“Cross-Pollination,” by Nadine Gordimer, appears in PEN America 2: Home and Away. This talk was originally presented at a Twentieth-Century Masters Tribute to Marcel Proust, sponsored by the PEN American Center, Lincoln Center, the PEN Forums Committee, and Lipper Publications.


There are two ways in which great literature impacts upon society. The one is cultural, a narrow definition of culture as practice of the arts. The writer breaks the traditional seals of the word, takes off into exploration of new modes of expression, challenges and changes what fiction is. After Proust, after Joyce, yes, the novel could never be the same. How Marcel Proust changed the concept of the novel as a form, I know, has been and will be expounded in this company of eminent Proustian scholars, and so I shan’t have the presumption to enter the debate, which I find, so far, has been a very fascinating one.

The other impact of great literature is its power of changing the consciousness of the reader, even if that lay reader were to have no awareness of how it’s been done—the literary techniques and devices the writer has taken up, activated, re-invented, or invented. As a fiction writer, I have of course been alertly privy to and, no doubt, I’ve learned from the literary innovations of Marcel Proust. But a writer finds her or his own voice, or isn’t a writer. What has remained with me for a lifetime is the influence of Proust’s emotional and aesthetic perceptions. So what I want to talk about is this other impact, the Proust who influences the persona—the Proust after reading whom, the reader can never be the same. This is a grave matter, wonderful, perhaps dangerous. For there are those among us whose epiphany comes not from the face of religion, philosophy, or politics, but from the illumination of the subterranean passages of life by the imaginative writer. I was at quite an advanced age, I think in my late teens, for one who’d lived in books since early childhood when, long after Tolstoy, Dostoevsky, Balzac, Flaubert, I came upon that mistitled Remembrance of Things Past, in the Scott Moncrieff translation. I’d survived a lonely, mother-love–dominated childhood, and so my first response was one of recognition. Here was a writer who understood that childhood better than I did myself. It was an identification.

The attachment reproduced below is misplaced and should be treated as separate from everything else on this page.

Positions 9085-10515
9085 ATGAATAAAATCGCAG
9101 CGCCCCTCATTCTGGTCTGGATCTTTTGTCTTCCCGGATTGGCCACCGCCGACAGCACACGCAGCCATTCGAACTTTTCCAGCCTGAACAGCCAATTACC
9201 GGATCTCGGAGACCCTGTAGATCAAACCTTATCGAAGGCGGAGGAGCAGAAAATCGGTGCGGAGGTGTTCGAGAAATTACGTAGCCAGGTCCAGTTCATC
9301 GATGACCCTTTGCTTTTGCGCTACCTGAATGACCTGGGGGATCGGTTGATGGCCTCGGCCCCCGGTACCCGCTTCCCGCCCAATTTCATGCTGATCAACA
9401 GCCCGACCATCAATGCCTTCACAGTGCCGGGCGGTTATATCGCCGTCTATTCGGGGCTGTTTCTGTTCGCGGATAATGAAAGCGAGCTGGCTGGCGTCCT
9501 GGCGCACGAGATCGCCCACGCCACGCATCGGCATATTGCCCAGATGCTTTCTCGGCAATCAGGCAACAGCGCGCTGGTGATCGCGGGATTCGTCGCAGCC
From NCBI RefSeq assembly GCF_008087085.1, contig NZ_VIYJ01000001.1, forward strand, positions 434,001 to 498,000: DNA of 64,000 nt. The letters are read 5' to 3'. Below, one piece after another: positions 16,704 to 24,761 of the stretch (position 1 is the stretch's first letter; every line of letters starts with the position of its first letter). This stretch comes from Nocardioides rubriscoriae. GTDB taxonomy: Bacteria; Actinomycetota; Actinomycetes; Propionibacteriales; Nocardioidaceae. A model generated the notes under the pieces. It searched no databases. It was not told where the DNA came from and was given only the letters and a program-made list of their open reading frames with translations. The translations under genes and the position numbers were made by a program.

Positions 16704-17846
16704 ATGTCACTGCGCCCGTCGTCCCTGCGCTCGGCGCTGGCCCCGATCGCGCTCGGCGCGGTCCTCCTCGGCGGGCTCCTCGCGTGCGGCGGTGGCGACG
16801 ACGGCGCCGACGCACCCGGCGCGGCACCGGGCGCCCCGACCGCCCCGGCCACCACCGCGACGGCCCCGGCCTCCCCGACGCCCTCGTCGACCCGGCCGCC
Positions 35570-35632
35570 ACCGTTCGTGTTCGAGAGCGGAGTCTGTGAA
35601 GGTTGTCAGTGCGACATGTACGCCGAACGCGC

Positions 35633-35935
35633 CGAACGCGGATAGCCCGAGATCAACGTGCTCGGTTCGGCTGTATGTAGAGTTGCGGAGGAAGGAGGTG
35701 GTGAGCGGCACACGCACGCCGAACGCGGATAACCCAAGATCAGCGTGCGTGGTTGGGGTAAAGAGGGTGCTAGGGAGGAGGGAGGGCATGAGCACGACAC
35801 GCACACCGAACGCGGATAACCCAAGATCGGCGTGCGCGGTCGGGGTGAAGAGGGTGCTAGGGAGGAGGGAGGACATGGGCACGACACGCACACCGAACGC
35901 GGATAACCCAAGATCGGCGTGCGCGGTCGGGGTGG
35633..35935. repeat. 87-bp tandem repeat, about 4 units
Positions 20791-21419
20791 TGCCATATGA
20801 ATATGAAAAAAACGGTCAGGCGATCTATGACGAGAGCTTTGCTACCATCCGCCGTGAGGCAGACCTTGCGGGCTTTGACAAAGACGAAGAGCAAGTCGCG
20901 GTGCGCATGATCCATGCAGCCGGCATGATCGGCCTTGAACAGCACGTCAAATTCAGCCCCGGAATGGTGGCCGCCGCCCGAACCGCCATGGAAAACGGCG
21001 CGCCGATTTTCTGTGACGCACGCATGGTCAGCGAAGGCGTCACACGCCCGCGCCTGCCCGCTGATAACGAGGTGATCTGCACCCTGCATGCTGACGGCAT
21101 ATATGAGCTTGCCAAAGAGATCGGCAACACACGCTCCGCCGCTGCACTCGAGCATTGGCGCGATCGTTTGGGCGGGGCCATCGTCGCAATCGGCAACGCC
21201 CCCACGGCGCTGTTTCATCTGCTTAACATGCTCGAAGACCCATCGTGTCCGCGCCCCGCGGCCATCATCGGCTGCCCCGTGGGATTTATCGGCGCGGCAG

But later, as I read and returned to that book, its effect was something different, prophetic to the series of presents, existential stages, I was coming to, passing through. Holed up in an armchair in the tin-roofed house of a mining town in the South African veldt far, far away from Combray, Balbec, and the Boulevard Haussmann, I discovered that the intense response that I had to natural beauty, to flowers, trees, and the sea, visited once a year, wasn’t something high-mindedly removed from the drives of existence I was struggling with, but was part of a sensuality which informs and belongs with awakening sexuality; the conflation of emotional and the aesthetic formation.

Every time—anytime—one turns back to the novel, one finds the delight of something relevant to past perception that one had missed before. For example, in my recent rereading of A la recherche du temps perdu, my third in French, I’ve seen how pollen recurs: the natural product become a metaphor, the wind-distributed fecundity part of the very air which we breathe. First coming from the regard of the girl—you will remember that the narrator follows with his eyes on the drive with Mme de Villeparisis in A l’ombre des jeunes filles en fleurs. And then there’s that bumblebee that enters the courtyard with pollen that signifies the attraction cast in the air between the Baron de Charlus and the lowly waistcoat maker Jupien. Proust himself pollinates ineffable connections between needs and emotions aroused by various means in us. In the context of projected existence, I came to Proust from D. H. Lawrence and Blake. Sexuality was fulfillment guaranteed to the bold, to anyone who would flout interdictions and free desire: